Because as we were soon to discover, the degustation that was about to follow was going to stretch our stomachs to the limits.The next course was another off-the-menu surprise. A sotanghon dish that belied the accusation that carbs are heavy. Barely there vinaigrette dressing made this a light, refreshing starter. More starters were served. The Ensaladang Pako was the first dish that was part of the official menu. Mary Anne told us that the now-fashionable pako(fiddlehead fern) was actually ordinary fare, growing profusely in every home garden, usually served to the household help.

The Inasal na Manok was served with a tiny scoop of Claude 9 Talangka Rice. This was followed by the Piniritong Lumpiang Ubod, its flavor made interesting by the mustasa leaf wrappers and the Claude 9 Oriental Sauce. Another surprise dish, the talangka topped sushi ended the round of starters. We felt pretty satisfied by then. Our appetites were whet for the feast. But we had no idea that so much more food was in store.

We chose the menu that included Lechon served in 5 different ways. The first way was the more traditional serving of the lechon skin. It was a little embarrassing how our carnivorous family assaulted the golden red skin. Crispy perfection as it should be. It was served with an unbelievably good liver sauce that would have been a tad too sweet if not for the generous amount of garlic slices.
When the pig has been stripped of its epidermis, the rest of the gorgeous carcass was carted off for the next porky installments.
Second way: Fried Lechon Flakes na Binalot sa Tortilla. Basil leaves and kimchi make this a more sophisticated, zestier variation of the pritchon. By this time, we were feeling the tightening of our jeans, and we were surprised that we were just about to have soup. The sinigang featured the lechon’s third incarnation.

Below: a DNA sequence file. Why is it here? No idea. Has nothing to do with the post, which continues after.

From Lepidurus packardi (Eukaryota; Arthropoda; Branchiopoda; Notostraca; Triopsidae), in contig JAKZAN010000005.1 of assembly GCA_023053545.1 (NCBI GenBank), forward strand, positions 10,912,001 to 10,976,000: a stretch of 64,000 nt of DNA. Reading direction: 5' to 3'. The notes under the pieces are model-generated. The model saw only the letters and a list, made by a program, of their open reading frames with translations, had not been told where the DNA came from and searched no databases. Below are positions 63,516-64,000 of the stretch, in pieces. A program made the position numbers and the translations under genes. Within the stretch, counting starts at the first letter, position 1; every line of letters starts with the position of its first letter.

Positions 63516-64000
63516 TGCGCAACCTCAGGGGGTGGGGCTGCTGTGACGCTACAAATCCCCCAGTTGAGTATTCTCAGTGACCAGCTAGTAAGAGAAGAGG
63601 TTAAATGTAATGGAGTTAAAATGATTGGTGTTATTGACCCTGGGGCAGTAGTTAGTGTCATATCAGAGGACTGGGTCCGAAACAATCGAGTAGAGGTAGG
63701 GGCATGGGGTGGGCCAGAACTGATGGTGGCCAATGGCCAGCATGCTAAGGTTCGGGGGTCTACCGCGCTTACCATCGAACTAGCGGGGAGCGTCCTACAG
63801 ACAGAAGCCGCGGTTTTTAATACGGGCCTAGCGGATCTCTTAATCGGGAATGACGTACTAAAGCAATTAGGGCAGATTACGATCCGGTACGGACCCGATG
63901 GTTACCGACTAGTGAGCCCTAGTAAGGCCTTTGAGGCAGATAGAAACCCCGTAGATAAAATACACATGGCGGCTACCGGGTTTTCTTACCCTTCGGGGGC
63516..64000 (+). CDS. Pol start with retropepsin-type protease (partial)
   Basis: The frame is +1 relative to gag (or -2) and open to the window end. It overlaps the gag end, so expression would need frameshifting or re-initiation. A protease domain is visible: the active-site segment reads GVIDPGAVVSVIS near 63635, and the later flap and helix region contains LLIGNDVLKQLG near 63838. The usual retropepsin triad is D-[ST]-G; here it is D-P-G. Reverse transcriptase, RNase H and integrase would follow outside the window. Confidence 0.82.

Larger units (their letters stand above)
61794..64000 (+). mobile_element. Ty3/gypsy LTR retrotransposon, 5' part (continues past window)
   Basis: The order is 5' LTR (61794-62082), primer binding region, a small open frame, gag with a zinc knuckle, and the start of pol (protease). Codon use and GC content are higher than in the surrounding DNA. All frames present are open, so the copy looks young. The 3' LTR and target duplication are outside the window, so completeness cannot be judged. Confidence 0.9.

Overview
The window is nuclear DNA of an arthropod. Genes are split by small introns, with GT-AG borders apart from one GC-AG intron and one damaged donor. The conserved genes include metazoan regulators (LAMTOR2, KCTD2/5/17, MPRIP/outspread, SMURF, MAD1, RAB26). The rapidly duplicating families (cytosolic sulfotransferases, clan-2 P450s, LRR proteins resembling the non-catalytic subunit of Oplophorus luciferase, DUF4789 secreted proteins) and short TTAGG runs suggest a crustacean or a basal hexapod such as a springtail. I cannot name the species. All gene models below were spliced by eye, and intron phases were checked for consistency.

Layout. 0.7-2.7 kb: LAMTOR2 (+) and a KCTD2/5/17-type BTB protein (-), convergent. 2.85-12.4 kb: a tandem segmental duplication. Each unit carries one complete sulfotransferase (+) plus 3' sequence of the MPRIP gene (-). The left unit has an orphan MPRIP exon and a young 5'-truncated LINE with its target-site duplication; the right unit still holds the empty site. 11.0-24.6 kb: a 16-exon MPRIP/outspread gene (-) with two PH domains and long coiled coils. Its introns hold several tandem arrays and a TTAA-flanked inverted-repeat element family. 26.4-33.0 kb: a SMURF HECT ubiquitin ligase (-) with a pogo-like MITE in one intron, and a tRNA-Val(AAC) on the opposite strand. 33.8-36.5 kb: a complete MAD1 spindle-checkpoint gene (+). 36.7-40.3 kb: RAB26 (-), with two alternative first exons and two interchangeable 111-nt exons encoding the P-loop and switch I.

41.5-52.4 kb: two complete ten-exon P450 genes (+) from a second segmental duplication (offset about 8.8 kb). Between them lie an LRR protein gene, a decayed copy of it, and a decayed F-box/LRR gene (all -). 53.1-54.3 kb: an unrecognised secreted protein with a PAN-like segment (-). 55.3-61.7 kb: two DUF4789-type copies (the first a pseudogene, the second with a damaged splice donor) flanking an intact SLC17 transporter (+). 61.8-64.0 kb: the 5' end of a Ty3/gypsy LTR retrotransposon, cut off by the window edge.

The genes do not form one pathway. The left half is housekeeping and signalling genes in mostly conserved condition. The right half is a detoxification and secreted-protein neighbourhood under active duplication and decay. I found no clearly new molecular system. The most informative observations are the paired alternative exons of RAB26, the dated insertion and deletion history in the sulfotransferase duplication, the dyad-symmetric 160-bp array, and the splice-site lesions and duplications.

It was a tough decision to make, but I eventually decided that way 4 was my favorite. Inihaw na Tadyang na Lechon served with Ensaladang Talong – it sounds as good as it tasted. It’s very hard to find words to describe the dishes and the experience because at about this time, our brains could no longer focus on the verbal as every vital organ was focused on properly digesting this amazing, and not yet finished, meal. The wine, which they allowed us to bring in with no corkage fee, had nothing to do with the dazed out, intoxicated feeling. We were drunk on food. And the beauty of our surroundings. And the entertaining stories.

And that little pig still had one more number for us. I swear to you – I am one with an almost finite appetite, teased by my friends for having an esophagus that reached up to my knees. But I met the feast that could forever ruin my reputation as a gourmand. I was so full I just let the fifth way, the Inasadong Pata ng Lechon, glide through my tongue just so I can taste the flavor.

We were so stuffed we were relieved when they called a break from the eating. This time, we would feast our eyes and our souls as we toured Bale Dutung. This place provides more than just eye candy. Art, antiques, a dash of kitsch, and even more stories made us forget about food for a moment. I am amazed at Claude and Mary Anne’s graciousness for opening their homes to us, entertaining us, and giving us so much more than what was promised and expected.

The tour burnt enough calories to clear some space for dessert, old-fashioned coffee, and pandan tea. A medley of macapuno, ube, yema, and carabao’s milk, Paradiso was truly paradise for the taste buds. And Mary Anne capped the meal with another surprise dish, the Tibok Tibok, a pudding made of carabao’s milk.

Yes, I ate lechon in 5 ways. And I survived to tell you this story and to tell you that Bale Dutung should be in every foodie’s bucket list.


Anonymous said...

reading your post has made me nostalgic over the days i used to eat lechon. at least I got to try the 5-ways before i converted, haha.

if ever i start craving lechon again, i will just read your post and it will be as if i am eating the real thing.